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1941 Baseball Season

More 1941 Baseball Season Headlines

Following are more headlines from the 1941 baseball season, including the passing of Lou Gehrig.

1941 Brooklyn Dodgers Win National League Pennant

A series of shrewd trades by 1941 Brooklyn Dodger's general manager Larry MacPhail made a pennant-winner out of a team that had finished seventh two years earlier. Second baseman Billy Herman was stolen from the Cubs for two utility infielders and $65,000.

Pete Reiser Gets Knocked Out

An all-too-familiar sight during the early 1940s was that of Pete Reiser being carried off the field on a stretcher. In one instance, he was the victim of a beaning, but he also frequently collided with outfield walls while chasing fly balls. Reiser led the National League in batting average (.343) in 1941.

Bob Feller Carries the Tribe

Thanks in large part to Bob Feller (25-13), Cleveland finished with a 75-79 record in 1941. The only club in the majors that was as disappointing in 1941 as Cleveland was the defending American League Champion Tigers, who tied the Tribe for fourth place.

Mickey Owen's Flub Loses Game

The most famous passed ball in history: Tommy Henrich of the Yankees swung for the third strike that would have ended the fourth game of the 1941 World Series -- had the pitch not eluded Mickey Owen. Given unexpected life, the Yankees tallied four runs to win the game and forever immortalize the Dodgers catcher.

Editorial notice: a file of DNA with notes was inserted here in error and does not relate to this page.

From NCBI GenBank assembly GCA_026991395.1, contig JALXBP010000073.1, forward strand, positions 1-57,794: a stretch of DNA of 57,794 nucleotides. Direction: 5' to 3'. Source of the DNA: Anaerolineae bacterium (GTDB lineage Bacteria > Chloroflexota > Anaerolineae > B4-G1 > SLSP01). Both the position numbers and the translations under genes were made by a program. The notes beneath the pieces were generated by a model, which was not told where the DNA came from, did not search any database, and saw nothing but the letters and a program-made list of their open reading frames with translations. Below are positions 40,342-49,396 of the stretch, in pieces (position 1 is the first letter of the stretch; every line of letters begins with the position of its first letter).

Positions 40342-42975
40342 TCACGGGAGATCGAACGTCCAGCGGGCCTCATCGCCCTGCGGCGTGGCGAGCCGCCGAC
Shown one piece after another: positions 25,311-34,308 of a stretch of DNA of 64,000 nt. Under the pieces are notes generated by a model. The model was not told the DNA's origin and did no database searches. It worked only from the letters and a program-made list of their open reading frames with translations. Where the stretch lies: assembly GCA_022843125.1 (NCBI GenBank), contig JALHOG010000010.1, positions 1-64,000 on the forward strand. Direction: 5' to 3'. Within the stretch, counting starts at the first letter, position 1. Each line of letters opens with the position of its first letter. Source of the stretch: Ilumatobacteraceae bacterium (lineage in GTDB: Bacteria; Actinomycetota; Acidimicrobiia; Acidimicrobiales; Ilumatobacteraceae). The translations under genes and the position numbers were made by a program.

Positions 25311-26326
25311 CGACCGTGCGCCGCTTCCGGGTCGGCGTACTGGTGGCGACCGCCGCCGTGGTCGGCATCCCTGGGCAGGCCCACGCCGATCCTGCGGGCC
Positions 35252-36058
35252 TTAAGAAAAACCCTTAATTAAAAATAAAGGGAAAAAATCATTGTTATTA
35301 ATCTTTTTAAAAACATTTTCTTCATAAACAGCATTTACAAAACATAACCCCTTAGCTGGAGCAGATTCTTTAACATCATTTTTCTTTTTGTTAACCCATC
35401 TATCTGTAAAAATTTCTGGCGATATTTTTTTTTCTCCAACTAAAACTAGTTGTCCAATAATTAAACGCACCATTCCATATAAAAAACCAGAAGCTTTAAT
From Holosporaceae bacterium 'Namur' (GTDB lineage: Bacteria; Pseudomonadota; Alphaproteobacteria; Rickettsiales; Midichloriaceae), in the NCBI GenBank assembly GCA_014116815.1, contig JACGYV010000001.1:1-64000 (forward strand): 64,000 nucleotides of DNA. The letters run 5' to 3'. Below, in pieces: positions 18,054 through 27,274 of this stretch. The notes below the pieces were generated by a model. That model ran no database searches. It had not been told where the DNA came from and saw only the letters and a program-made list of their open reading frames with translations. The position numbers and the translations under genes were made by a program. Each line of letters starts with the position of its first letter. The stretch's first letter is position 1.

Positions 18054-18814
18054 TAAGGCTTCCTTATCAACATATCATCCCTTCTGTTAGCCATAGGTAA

The Iron Horse is Laid to Rest

Babe Ruth and Lou Gehrig were two great teammates, friends, and fellow admirers for many years. After Ruth made the mistake in 1933 of mildly criticizing Gehrig's mother, however, the pair never spoke to one another again. Ironically, both of these great heroes died young. Gehrig, nicknamed "The Iron Horse," died at the tender age of 37. Ruth, nicknamed "The Sultan of Swat," never made it to his 54th birthday. Ruth passed away in August of 1948.

Dick Wakefield: First Bonus Baby

In 1941, a young Dick Wakefield inked a $52,000 contract with the Tigers, thus becoming baseball's first renowned bonus baby. Wakefield sparkled in his rookie season, 1943, when he led the American League in hits (200) and doubles (38), but he quickly fizzled out. Other bonus babies, namely pitchers Paul Pettit of the Pirates and Billy Joe Davidson of the Indians, were bigger busts. The two combined for one major league win.

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